The twelfth volume returns to the Pacific for a dramatic retelling of one of the greatest naval battles of all time. The determining factors in the Battle for Leyte Gulf were superb skill, heroism, and aggressiveness, but confusion, surprise, and faulty assumptions also played significant roles. The Allied victory at Leyte enabled the U.S. Navy to transport troops and base long-range bomber planes in positions so close to Japan that victory was all but assured. Morison's classic account details all of the key engagements surrounding the taking of Leyte.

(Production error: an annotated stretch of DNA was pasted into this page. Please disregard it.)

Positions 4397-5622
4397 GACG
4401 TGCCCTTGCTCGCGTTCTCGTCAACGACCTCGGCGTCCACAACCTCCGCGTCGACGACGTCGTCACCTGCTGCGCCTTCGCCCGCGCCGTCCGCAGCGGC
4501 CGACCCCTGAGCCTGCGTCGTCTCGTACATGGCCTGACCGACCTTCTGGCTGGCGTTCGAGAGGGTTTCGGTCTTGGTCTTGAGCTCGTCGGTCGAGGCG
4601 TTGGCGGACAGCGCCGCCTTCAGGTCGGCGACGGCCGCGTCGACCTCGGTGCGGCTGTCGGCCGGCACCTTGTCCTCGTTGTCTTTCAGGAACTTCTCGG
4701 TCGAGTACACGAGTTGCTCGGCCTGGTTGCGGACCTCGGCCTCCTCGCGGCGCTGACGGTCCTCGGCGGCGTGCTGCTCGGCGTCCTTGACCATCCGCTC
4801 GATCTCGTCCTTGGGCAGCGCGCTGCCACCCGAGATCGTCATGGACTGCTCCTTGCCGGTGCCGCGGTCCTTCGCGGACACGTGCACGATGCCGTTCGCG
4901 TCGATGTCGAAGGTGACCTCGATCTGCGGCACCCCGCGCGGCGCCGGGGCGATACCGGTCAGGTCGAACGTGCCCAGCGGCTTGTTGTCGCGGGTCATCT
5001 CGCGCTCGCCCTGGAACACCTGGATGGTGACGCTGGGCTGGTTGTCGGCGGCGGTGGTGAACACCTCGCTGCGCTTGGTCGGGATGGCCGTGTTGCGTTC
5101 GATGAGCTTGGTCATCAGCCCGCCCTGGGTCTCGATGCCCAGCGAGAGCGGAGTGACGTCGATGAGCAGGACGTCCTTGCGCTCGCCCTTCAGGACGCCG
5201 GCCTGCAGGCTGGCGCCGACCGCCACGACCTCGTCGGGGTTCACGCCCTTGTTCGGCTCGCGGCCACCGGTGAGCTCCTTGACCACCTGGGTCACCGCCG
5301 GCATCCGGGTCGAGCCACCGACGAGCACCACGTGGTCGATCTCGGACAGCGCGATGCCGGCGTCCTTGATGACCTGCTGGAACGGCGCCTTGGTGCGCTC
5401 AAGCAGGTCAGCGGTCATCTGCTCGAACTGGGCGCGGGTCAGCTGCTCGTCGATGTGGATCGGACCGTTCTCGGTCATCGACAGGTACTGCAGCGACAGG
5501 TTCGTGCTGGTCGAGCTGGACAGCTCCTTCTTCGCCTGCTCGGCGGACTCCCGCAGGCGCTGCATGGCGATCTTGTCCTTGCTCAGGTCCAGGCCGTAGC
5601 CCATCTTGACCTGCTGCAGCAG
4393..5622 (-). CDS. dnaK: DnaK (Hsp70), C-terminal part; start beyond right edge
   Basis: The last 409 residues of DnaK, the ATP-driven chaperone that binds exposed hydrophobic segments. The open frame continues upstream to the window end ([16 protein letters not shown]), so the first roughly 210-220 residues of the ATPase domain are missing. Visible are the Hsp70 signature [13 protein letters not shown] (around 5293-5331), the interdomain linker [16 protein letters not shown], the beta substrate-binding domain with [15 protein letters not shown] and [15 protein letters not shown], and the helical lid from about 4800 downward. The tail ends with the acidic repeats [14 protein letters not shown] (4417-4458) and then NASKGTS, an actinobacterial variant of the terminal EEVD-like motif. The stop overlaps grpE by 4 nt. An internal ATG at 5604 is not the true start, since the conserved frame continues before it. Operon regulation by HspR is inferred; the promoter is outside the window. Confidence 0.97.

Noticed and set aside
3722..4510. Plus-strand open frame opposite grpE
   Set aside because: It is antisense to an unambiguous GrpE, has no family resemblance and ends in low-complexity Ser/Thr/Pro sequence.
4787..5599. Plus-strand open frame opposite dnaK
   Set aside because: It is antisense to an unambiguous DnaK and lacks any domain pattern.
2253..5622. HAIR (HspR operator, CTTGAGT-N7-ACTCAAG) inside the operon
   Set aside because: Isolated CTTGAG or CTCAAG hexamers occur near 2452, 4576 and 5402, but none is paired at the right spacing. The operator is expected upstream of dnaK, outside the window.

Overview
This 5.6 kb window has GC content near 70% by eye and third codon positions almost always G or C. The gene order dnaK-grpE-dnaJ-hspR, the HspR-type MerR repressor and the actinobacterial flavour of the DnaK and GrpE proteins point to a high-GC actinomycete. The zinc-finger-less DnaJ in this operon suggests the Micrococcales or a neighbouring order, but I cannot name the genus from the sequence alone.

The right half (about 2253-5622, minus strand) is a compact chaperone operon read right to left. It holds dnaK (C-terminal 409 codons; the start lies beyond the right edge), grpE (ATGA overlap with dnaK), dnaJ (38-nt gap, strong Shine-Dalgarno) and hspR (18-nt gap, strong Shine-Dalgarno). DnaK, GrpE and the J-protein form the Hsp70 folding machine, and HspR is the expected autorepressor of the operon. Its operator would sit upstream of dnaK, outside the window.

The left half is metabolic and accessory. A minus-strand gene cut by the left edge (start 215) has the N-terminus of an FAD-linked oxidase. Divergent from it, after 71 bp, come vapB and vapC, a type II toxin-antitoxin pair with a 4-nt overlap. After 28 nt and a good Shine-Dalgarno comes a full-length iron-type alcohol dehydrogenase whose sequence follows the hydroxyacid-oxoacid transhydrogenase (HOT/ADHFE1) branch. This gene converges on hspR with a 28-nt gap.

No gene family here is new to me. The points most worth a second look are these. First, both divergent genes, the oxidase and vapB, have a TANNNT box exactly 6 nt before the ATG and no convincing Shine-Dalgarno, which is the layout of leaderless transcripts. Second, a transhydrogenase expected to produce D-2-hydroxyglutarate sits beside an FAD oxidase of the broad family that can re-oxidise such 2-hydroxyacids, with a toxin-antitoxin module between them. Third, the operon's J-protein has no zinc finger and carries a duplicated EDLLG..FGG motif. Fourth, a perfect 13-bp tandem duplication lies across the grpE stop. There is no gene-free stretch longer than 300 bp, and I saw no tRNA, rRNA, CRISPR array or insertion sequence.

Samuel Eliot Morison, an eminent Harvard professor, was appointed by close friend Franklin D. Roosevelt to write the history of U.S. naval operations during World War II after convincing the president that too many wartime histories were written after the fact or from a distance. Morison called his classic work a shooting historyA" of World War II, because it was documented by historical observation during each specific naval operation in the Atlantic and Pacific. Hailed for its accuracy, narrative pace, and detail, this monumental work presents a complete record of the U.S. Navy's war at sea, covering the strategic planning, battle tactics, and technological advances, as well as the heroic actions of American sailors.